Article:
If there’s one positive thing about Delta Farce is that is actually follows a tried and true comedy formula-- namely the fish-out-of-water scenario—with moderate success. Down on his luck after losing his job and his girlfriend on the same day Larry (of the Cable Guy variety) decides to join his neighbor Bill (Bill Engvall) and his combat-happy buddy Everett (DJ Qualls) for a relaxing weekend of playing army. But when the three unlucky guys are mistaken for Army Reservists they’re loaded onto an army plane headed for Iraq--and mistakenly ejected in a Humvee somewhere over Mexico. Don’t ask. Convinced they’re actually in the Middle East the clueless wannabe soldiers turn into Magnificent Seven meets the Three Amigos and save a rural village from a siege of bandits proving to be real heroes after all. If you need to laugh at the war on terror you might as well do it with Larry the Cable Guy. He serves up his particular brand of comedy making light of a bad situation. In fact not only does he come off somewhat sympathetically as the hapless boob with a heart of gold he also gets the hot chick at the end of the movie. Go Larry! As his accomplice fellow stand-up Bill Engvall follows his own comic routine playing a hen-pecked trailer trash denizen who views this adventure as a great way to escape his overbearing wife and snotty kids. As the third doofus DJ Qualls (Hustle & Flow) plays a trigger-happy wannabe jarhead who sees this opportunity as a way to gain some street cred. And in a supporting role Danny Trejo a Robert Rodriguez regular pokes fun at his scary looks as the leader of the marauding bandits aptly named Carlos Santana. Yes the jokes are plenty. Director C.B.Harding is obviously a Larry the Cable Guy crony since his only other feature film credit is the Blue Collar Comedy Tour movie. Honestly all that’s really required of him is to point and shoot with maybe a few action sequences to coordinate here and there. But while the formula works as a cohesive movie having to sit through Delta Farce’s comic stylings is the tricky part. What it really boils down to is whether you’re a fan of Larry the Cable Guy. If so you’ll (I would hope) realize you’re watching a pretty stupid comedy but will laugh in the appropriate parts. If not I would really wonder what the heck you are doing sitting in the theater.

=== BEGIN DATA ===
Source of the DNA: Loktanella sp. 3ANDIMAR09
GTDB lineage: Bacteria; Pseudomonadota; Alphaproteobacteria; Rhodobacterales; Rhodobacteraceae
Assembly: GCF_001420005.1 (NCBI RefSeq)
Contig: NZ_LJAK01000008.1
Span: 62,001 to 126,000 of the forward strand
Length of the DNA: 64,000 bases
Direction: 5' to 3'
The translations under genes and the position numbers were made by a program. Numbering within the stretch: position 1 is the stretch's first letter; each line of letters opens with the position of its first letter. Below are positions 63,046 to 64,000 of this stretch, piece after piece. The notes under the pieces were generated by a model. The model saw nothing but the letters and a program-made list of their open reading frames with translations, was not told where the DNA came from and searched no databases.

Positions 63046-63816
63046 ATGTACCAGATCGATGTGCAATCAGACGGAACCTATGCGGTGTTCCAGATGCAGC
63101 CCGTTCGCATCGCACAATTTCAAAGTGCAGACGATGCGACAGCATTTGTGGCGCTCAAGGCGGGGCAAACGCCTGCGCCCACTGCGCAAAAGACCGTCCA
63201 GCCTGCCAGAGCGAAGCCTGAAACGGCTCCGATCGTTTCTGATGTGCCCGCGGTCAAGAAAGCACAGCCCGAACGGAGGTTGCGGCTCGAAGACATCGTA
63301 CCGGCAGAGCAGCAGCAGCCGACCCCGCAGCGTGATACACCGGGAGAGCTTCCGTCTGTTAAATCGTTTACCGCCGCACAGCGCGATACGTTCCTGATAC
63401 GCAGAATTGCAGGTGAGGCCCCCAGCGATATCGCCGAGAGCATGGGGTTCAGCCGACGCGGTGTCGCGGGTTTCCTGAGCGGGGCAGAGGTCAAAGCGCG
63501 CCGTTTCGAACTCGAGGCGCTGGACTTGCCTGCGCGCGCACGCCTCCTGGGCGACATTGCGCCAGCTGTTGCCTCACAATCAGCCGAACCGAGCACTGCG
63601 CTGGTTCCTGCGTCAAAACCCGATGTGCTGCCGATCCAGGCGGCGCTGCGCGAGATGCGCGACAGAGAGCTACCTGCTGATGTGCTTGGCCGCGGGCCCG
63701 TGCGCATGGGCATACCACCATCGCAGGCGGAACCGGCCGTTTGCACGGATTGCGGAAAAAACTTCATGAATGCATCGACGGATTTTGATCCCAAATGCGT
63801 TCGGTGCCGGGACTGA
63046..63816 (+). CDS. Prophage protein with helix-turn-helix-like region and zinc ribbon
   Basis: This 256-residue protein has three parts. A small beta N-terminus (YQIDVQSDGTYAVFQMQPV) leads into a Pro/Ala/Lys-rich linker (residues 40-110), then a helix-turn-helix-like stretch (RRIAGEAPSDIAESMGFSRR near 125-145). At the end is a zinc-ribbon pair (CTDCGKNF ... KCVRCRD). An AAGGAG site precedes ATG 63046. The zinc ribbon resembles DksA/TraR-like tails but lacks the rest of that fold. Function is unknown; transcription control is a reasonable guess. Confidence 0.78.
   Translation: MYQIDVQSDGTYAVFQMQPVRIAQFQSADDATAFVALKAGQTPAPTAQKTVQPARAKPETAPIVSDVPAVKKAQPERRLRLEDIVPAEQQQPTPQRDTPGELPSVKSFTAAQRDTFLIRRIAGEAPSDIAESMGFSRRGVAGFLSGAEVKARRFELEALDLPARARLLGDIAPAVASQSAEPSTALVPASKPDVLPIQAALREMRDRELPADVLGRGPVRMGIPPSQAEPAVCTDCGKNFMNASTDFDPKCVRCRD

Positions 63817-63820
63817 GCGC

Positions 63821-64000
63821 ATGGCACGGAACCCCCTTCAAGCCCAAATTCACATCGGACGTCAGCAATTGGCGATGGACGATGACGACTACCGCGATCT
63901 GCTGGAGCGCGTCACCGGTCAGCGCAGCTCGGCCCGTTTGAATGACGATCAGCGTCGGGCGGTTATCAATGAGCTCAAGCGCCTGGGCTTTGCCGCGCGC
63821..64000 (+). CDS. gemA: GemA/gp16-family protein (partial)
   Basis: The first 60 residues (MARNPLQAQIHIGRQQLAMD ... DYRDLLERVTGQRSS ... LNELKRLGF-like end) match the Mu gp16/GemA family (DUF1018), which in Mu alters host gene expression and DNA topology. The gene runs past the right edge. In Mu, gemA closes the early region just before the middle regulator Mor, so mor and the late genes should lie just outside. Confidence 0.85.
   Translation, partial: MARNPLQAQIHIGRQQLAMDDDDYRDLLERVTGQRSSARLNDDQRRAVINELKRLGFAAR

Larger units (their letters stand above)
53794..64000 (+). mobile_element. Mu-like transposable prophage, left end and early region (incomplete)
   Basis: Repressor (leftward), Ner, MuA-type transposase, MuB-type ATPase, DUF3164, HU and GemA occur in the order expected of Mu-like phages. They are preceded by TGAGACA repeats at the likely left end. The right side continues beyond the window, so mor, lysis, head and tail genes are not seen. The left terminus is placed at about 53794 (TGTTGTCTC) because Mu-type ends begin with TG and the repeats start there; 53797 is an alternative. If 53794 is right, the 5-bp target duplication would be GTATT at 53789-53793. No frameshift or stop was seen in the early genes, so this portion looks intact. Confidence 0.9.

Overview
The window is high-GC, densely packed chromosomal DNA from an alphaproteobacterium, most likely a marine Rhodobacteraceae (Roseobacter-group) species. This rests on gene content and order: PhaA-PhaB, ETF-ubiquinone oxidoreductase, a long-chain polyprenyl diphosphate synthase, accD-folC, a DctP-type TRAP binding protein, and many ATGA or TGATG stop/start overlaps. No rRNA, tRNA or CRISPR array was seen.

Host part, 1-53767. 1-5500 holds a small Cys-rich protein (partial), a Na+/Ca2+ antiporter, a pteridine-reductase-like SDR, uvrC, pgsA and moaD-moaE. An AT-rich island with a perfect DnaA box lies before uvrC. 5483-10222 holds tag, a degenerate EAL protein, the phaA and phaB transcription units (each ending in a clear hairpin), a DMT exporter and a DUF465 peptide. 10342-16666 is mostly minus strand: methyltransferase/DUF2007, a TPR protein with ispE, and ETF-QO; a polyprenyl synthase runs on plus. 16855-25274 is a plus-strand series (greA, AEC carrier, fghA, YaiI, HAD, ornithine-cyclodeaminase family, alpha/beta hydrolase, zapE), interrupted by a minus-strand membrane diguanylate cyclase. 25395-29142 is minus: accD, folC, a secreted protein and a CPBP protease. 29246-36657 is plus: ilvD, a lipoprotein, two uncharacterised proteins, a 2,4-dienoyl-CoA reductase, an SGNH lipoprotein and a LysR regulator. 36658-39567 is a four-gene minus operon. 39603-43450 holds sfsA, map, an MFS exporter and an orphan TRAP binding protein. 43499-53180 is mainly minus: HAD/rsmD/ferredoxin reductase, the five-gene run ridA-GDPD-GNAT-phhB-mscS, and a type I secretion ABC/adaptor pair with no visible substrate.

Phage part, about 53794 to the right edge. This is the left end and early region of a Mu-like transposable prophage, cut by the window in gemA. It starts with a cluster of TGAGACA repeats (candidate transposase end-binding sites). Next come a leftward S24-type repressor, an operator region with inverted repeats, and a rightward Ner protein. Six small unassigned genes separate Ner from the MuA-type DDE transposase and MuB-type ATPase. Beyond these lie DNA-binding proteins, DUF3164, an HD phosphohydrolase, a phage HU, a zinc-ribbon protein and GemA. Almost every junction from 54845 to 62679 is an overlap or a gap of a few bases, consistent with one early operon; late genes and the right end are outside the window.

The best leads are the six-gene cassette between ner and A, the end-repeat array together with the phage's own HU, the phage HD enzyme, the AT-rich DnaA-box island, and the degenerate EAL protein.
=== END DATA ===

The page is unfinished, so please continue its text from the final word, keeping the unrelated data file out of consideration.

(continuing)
Larry the Cable Guy: Health Inspector opens with a man scratching his plumber’s-crack re-using a cotton swab to clean his ear and wearing the sleeveless shirt he uses as a towel. Naturally this is Larry (the Cable Guy) a health inspector. Halfheartedly inspecting the local food joints he’s leading the life that suits him well. But when his boss (Thomas F. Wilson) assigns him a serious-minded female partner (Iris Bahr) his world is turned upside down--or at least made less comfy. Larry’s called in to investigate “some fartin’ Jewish folks” at a swankier restaurant and learns that it’s not an isolated incident. While Larry’s unorthodox methods manage to arouse the interest of a waitress (Megyn Price) with bowel habits that he adores his tactics arouse the ire of the restaurateurs he investigates and it costs him his job. Now he’s forced to do whatever it takes to prove his innocence. Even the D-listers here must’ve gone straight to confession upon accepting these roles to help cushion their bank accounts. Let’s start with Larry the Cable Guy (of the Blue Collar Comedy Tour “Git-R-Done” fame) who is one of the most successful stand-up comics today. He’s right in his element seemingly with fart blanche on toilet humor but to the unconverted he’s a little more than grating. Speaking of grating the (hopefully) affected voice of Bahr makes the movie mostly unlistenable in addition to being unwatchable. But take pity on her for this is no way to jumpstart a movie career. Tony Hale clearly still reeling from the potential cancellation of TV’s Arrested Development (on which he plays Buster) also lowers his star and integrity with an ambiguous character here. And Joe Pantoliano shows his face. The once great character actor reaches a new low with this one even if his performance isn’t all bad. Health Inspector masters the art of the fart. But more disgusting than the settings with which the farts are juxtaposed is the ad nauseam (pun intended) level of over-usage. So congratulations go to along with fart Yoda Larry the Cable Guy director Trent Cooper who makes his feature directorial debut. And might we add what a fart-tastic debut it is! But it’s not all farts ladies and gentleman--all forms of gross-out humor are exploited unlike ever before. On the er serious side the collection of running jokes adds to a few legit laughs. Cooper helms a story that naturally doesn’t work deferring instead to Larry’s natural um charisma. The script offers no segue into Larry’s stand-up persona but anyone who sees this here flick ain’t lookin’ for no dang Oscar winner. Clearly Health Inspector will appeal to Larry’s following but is not meant for those of sound mind.